MILWAUKEE -- A Milwaukee alderman says voters should decide who the city's police chief is, but other Common Council members say the idea brings back bad memories.
Alderman Khalif Rainey's proposal: ask the state Legislature for the power to turn the chief's position into an elected role.
"Ultimately what I'm trying to do is put the power back in the hands of the people," Rainey said .
The latest attempt to shift control away from the unelected Fire and Police Commission hit a roadblock this week when fellow aldermen raised several issues. Some said it reminded them of Milwaukee County Sheriff David Clarke, who won four elections before resigning last year amid controversy over deaths at the Milwaukee County Jail and Clarke's frequent out-of-state trips.
"We had a demagogue out of control, and not doing his job -- and he was elected, and nobody could hold him accountable to anything," said Alderman Bob Bauman.
Bauman and other aldermen said they favored different proposals. Last year, the Common Council sought the power to fire a police chief, but the state Legislature didn't approve the plan.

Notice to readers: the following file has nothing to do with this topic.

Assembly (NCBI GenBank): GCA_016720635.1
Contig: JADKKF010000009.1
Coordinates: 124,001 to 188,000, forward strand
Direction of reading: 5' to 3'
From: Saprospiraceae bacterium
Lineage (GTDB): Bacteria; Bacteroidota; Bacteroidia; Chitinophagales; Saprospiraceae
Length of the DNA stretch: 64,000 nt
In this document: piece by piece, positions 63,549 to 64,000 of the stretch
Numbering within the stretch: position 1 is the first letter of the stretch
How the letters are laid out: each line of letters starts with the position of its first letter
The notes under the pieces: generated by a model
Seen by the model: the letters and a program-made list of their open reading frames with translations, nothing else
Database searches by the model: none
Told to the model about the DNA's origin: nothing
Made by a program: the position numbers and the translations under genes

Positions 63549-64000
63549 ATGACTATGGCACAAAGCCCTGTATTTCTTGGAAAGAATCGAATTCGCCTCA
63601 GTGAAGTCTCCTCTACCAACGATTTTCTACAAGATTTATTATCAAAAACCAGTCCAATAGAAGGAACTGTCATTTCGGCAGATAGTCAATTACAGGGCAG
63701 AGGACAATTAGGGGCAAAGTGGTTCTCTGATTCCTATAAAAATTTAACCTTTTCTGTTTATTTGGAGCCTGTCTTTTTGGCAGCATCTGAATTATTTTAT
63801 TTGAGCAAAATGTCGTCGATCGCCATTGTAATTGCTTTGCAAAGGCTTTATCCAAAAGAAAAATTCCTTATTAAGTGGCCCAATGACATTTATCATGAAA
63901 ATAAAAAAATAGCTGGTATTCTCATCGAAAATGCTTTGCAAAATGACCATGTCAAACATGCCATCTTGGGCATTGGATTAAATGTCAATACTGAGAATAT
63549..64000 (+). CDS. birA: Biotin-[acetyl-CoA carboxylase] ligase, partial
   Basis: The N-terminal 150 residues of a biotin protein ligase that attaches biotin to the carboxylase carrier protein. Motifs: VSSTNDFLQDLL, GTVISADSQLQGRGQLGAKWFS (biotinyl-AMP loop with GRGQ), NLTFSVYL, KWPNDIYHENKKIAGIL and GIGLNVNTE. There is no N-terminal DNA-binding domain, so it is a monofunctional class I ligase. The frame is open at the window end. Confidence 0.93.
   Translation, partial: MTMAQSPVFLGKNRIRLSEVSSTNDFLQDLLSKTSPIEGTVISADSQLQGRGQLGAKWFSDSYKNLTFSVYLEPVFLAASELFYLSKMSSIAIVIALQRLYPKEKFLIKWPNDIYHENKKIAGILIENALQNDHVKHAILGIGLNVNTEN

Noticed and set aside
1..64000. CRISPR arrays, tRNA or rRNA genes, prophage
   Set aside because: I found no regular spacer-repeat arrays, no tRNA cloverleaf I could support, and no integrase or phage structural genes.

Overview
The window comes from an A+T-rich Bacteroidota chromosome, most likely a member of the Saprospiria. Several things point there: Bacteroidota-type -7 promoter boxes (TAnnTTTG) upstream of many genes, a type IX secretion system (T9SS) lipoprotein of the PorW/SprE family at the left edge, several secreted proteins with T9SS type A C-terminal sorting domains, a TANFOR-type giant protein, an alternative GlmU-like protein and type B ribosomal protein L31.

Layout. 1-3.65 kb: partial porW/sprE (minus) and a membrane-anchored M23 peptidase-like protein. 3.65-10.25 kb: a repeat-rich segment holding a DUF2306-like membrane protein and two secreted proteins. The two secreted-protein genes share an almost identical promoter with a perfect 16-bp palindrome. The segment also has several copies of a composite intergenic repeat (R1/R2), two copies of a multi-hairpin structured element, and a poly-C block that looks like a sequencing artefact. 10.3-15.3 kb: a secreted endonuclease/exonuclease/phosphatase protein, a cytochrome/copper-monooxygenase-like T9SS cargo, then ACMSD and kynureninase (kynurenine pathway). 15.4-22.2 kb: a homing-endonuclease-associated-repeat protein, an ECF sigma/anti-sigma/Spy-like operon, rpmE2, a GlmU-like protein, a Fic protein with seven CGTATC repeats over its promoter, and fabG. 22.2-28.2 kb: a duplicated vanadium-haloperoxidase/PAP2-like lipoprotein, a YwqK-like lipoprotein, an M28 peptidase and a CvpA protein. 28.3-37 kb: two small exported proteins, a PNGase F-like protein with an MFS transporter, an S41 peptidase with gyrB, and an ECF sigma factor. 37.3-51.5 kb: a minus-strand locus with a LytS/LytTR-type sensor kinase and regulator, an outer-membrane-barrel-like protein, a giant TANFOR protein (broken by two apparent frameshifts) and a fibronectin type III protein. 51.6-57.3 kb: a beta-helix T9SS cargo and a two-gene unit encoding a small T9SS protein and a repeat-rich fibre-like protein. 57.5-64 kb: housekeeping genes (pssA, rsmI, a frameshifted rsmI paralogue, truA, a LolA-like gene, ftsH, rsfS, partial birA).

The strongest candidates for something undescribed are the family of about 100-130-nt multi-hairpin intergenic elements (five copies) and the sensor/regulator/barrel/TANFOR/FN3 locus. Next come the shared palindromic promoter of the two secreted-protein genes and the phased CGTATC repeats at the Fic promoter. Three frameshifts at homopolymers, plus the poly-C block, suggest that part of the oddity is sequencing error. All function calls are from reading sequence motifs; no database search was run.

Bauman said the current setup, under which the FPC appoints the police chief and the chief answers to the commission, allows Milwaukee Police brass to sidestep the council's questions.
"We don't get that with the police department. Why? They know they don't have to respond to us," said Bauman.
But Alderman Bob Donovan, who also opposes Rainey's plan, said it's been different since Milwaukee Police Chief Alfonso Morales took over this spring.
"I think it's like night and day," said Alderman Donovan.
The council's judiciary committee delayed any action on the resolution seeking to make the chief an elected position. Chairman Mark Borkowski, stating the obvious after his fellow members voiced their opposition, said "I'm not seeing the votes on this committee."
Rainey, who represents parts of Milwaukee's north side, was frustrated by what he saw as a lack of urgency.
"I guess we have to have another unrest. We have to have another Sterling Brown incident," he said, referring to 2016 violence in the Sherman Park neighborhood and the January tasing of a Milwaukee Bucks player, respectively. "Maybe perhaps then the policy will be more ready."
Milwaukee Mayor Tom Barrett has said stripping the Fire and Police Commission of control would only politicize the police department.